CDZ Which political party is the party of the KKK?

Discussion in 'Clean Debate Zone' started by Syriusly, Jan 11, 2017.

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Which Party is the party of the KKK

  1. Neither party is the party of the KKK- its all partisan BS

    7 vote(s)
    70.0%
  2. Martin Luther King Jr. was right- the GOP is the party of the KKK

    0 vote(s)
    0.0%
  3. The Democratic Party is- after all 150 years ago some Democrats may have been involved.

    3 vote(s)
    30.0%
  4. Both parties are the parties of the KKK

    0 vote(s)
    0.0%
  1. TNHarley
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    TNHarley Diamond Member

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  2. Pogo
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    Yes, I can read that even without boldface. That's a writer's opinion (Eric Foner) about some of the effect of what they did. That's not the same thing as describing an entity controlled by a political party --- of which there's, again, no evidence.

    And I don't own the Foner book and have never seen the context that sets up the statement, but I strongly suspect he's talking specifically about the political effect, when their actions involved elections and voting, in that some of their victims would have been Republicans. But it's a leap to conclude they took those actions because they were Republicans. Rather, we know they persecuted blacks in general who had broken an imaginary ''social code" --- or for sheer intimidation; we know they also persecuted "carpetbaggers", which were commercial opportunists from the North, that they attacked the federal personnel themselves, and that they even attacked local philandering husbands, drunks, debt deadbeats, even people who weren't sufficiently visible at Church, none of which served no political party's interests at all.

    Again they saw (and sold) themselves as a social force, keeping "order" in postwar chaos, preserving traditions they couldn't deal with giving up, and resisting forces they saw as "interlopers", whether they were federal troops, carpetbaggers or political activists. Some of it served in effect to sabotage elections, some of it was unrelated.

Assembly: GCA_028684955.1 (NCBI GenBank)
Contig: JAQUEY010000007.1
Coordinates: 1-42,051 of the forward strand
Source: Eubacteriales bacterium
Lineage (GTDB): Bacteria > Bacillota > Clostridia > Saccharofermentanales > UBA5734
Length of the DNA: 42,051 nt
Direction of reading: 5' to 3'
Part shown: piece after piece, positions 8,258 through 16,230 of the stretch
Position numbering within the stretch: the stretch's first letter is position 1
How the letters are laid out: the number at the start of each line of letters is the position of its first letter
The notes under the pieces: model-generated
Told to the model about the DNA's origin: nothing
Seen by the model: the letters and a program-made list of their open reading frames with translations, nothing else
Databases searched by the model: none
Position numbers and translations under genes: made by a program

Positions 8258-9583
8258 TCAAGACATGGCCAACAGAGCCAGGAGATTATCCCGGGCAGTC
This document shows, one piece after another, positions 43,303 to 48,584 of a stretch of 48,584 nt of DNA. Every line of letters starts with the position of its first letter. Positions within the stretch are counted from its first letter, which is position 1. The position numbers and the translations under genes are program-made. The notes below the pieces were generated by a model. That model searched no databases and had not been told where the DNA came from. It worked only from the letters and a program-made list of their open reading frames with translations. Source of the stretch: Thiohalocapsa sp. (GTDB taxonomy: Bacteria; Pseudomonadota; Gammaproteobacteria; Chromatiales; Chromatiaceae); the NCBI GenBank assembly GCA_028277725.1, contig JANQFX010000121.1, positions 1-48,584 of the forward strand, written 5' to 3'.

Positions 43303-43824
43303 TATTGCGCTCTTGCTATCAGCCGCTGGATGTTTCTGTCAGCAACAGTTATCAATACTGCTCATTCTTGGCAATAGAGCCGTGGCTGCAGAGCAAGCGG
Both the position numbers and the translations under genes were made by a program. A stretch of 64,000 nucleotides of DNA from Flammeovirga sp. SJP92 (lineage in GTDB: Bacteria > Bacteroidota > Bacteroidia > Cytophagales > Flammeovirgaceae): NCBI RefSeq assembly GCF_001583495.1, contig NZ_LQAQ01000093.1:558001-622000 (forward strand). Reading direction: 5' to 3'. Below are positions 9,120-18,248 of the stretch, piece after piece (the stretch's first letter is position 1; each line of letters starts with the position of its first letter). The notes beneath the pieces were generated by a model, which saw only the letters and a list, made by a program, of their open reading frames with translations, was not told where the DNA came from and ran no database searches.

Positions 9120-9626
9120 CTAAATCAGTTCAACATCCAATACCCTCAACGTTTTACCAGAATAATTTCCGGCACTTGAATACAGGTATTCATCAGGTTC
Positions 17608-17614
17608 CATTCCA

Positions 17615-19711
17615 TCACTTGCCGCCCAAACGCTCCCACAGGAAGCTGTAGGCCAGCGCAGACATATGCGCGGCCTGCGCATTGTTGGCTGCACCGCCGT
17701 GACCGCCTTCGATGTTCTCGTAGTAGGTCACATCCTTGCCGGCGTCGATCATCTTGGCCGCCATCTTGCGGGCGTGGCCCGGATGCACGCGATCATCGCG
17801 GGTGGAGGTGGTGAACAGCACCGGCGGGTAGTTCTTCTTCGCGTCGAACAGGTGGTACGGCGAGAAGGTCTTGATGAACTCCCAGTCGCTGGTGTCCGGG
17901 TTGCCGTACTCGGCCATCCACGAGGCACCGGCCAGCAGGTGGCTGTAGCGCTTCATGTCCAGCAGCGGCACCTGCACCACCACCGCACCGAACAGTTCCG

But again there's no evidence it was controlled by a political party. For most of the period of the first Klan it wasn't controlled by anyone --- it was a disparate gaggle of similarly-oriented groups, and again one of dozens of such groups that existed in various degrees of extremity.

    In April of 1867 when the these disparate coalesced in Nashville seeking organization they drafted Gen. Nathan Bedford Forrest as a figurehead to cash in on the status of his name as a respected military figure to attain a 'legitimacy'. Forrest wasn't present, but when notified did not decline, and the Klan was organized for the first time. That lasted less than two years, until January 1869 when Forrest issued his first (and only) General Order, dissolving the Klan and ordering its regalia destroyed. Many of those disparate groups ignored that order and continued for roughly five more years in the autonomous fashion they had used previously.
     
  3. Pogo
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    Give me something TO read. I've got volumes and volumes and volumes on this. None of it mentions their having political parties. Or activities.

    Not that there would have been political activity going on in 1865 Tennessee anyway, since it had been disenfranchised.
     
  4. Pogo
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    We speak of "the Klan" as if it were a single isolated incident; it was anything but. Here's a partial list of similar groups formed around the Confederacy in the same era, purveying more or less the same objectives:

    • Caucasian Club(s) (Louisiana 1869)
    • Constitutional Union Guard (North Carolina 1868-70)
    • Heggie's Scouts (Mississippi)
    • Heroes of America (South Carolina)
    • Knights of the Black Cross (Mississippi)
    • Knights of the Rising Sun (Texas 1868)
    • Knights of the White Camellia (Louisiana 1867-69)
    • Knights of the White Carnation (Alabama)
    • Native Sons of the South (Mississippi)
    • Order of Pale Faces (Tennessee 1869 or 1867)
    • Red Caps (Tennessee)
    • Red Jackets (Tennessee)
    • Red Strings (South Carolina)
    • Robertson Family (Mississippi)
    • Society of the White Rose (Mississippi)
    • Seymour Knights (Louisiana)
    • White League (Louisiana 1874)
    • White Brotherhood (North Carolina 1868-70)
    • Yellow Jackets (Tennessee)
    --- The Klan would have been an also-ran among this list, had it not been for Simmons re-starting it in 1915 after the original Klan, and all these groups, were long gone. More on that momentarily.

    Notice the recurring incidents of noble terms like "knights" --- as well as "brotherhood", "family", "native sons" and the ironically named "union guards". These socially-oriented icons recall the social-warriors they fancied themselves to be; references to Family and Heritage and Brotherhoods, rather than politics. In fact when "Colonel Joe" Simmons restarted the Klan on Stone Mountain on Thanksgiving Day 1915 he officially called it the "Knights of the Ku Klux Klan". This reflected their vision as "champions" of heritage, tradition and their favorite crutch --- white womanhood. There's very much a masculine crisis going on here as well.